History Overview

The Barwon Heads Golf Club, considered by many to be Australia’s first true links course, was established in 1907.

A Rose Series postcard of the major attraction at "The Heads".

A Rose Series postcard of the major attraction at “The Heads”.

More than a decade later, on a 38 degree Saturday in December 1924, the Clubhouse was officially opened.

As the Melbourne Herald reported prior to the opening the event was such an occasion that Australia’s Prime Minister at the time, SM Bruce agreed to officiate at 3.00pm on 13 December 1924.

Unfortunately, the Prime Minister was forced to withdraw at the last minute due to a parliamentary emergency and it was left to the club president, Mr Justice Schutt to manage the proceedings.

Newspapers noticed the excitement. The Geelong Advertiser reported that the building offered ‘one surprise after another’. There was a locker room for 200 with five showers and a lounge bar with a room for billiards. On the main entrance level the first floor contained three lounges and elsewhere there was a ‘magnificent’ dining room and a total of fifteen double and five single rooms, each with a wash basin plumbed with hot and cold water. Typical of the day, there were only two bathrooms and four showers to share between house guests.

The Melbourne Herald gave its readers an idea of what was being build by the Barwon Heads Golf Club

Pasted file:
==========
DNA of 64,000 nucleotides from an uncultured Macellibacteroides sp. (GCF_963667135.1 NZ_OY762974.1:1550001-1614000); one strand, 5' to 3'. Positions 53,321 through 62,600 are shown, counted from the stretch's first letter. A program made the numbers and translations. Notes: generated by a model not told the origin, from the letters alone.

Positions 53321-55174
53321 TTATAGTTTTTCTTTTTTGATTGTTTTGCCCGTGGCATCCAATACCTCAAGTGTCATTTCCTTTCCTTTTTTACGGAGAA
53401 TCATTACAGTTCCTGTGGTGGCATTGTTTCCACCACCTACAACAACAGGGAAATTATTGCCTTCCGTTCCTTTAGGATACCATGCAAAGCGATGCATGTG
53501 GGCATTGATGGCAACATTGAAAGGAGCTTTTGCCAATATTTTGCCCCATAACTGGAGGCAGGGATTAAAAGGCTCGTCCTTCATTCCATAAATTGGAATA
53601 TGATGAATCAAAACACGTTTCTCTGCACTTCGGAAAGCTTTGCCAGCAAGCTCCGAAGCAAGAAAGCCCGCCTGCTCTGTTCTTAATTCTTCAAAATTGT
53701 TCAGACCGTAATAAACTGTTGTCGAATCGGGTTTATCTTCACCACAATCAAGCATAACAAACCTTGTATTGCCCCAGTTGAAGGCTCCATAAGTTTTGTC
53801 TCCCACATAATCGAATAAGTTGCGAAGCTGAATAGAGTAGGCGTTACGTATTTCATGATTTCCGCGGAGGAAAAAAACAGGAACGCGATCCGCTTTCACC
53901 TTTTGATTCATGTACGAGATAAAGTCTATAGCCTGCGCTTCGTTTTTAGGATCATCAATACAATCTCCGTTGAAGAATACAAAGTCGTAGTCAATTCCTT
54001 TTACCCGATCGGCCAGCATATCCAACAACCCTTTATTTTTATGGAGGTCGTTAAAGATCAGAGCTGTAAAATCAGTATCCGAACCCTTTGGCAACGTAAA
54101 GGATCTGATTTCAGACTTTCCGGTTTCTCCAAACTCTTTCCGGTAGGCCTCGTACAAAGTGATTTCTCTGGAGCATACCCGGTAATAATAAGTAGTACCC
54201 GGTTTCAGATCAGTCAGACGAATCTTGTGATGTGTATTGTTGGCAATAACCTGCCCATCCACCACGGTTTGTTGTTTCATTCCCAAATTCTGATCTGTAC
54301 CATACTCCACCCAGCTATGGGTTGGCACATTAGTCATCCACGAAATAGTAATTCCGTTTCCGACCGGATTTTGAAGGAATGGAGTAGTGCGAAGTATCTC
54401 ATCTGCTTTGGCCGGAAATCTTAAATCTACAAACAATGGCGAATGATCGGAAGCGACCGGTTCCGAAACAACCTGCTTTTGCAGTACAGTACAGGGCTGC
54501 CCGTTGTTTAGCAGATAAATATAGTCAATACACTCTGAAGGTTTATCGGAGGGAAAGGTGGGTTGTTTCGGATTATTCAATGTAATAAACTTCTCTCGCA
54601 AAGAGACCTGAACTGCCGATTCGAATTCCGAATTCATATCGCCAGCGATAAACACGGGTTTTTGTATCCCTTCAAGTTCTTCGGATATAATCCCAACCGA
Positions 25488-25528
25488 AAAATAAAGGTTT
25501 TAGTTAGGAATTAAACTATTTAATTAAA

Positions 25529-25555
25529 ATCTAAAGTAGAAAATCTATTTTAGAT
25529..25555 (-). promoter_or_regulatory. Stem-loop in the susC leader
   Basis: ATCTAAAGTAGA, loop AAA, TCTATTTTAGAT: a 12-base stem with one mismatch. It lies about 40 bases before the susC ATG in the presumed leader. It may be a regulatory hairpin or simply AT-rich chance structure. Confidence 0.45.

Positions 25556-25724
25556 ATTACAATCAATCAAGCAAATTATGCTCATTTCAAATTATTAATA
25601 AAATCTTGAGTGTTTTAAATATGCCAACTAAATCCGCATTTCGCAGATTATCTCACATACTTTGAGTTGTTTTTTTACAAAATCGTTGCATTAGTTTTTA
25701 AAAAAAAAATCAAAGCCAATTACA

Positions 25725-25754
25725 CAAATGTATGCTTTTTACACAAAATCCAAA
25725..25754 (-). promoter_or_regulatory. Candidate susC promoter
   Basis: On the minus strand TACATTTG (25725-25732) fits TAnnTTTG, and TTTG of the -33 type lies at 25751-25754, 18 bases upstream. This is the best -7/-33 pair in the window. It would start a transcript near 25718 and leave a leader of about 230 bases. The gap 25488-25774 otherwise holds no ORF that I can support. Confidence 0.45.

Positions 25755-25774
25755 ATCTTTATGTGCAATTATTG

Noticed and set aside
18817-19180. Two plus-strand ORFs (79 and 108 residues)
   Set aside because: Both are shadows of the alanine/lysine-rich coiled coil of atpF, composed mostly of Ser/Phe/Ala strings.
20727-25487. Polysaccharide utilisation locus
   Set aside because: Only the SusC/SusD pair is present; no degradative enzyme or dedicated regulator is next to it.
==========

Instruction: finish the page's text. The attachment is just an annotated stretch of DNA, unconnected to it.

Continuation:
The Melbourne Herald gave its readers an idea of what was being built by the Barwon Heads Golf Club

After various renovations and improvements over the years the Clubhouse now has nineteen guest rooms, all of which have their own ensuite. However, even after a significant fire in 1982 the fundamental layout of the Clubhouse has changed very little. A visitor walking into the Clubhouse foyer today will see a table that was used in the dining room in the 1930s.

A few years after the opening, Kitty McEwan, an experienced golfer and writer gave the Clubhouse an accolade in the October 1929 issue of Home Beautiful magazine, a framed original copy of which can be found on the Clubhouse wall. She wrote, “As a meeting place for town and country golfers, the delightful Barwon Heads Clubhouse, commanding a unique view of “The Rip”, through which Arthur’s Seat at Dromana, rises in hazy blueness beyond the lighthouse at Point Lonsdale, possesses many features advantageous to golf, both from the social and the playing point of view.” This unique view is particularly visible to guests who get to stay in one of the four ‘balcony’ rooms.

The Clubhouse is listed with Heritage Victoria and The National Trust. The Classification Report of the latter stated:

“The Barwon Heads Clubhouse is historically and socially significant for its associations with the development of the Barwon Heads golf course of a links design, the first established course of this type in Australia. It was the first Clubhouse with accommodation for both sexes, based upon country club lines in Victoria and is socially significant for its golf and recreational associations and the high value the community has placed upon it since its opening.”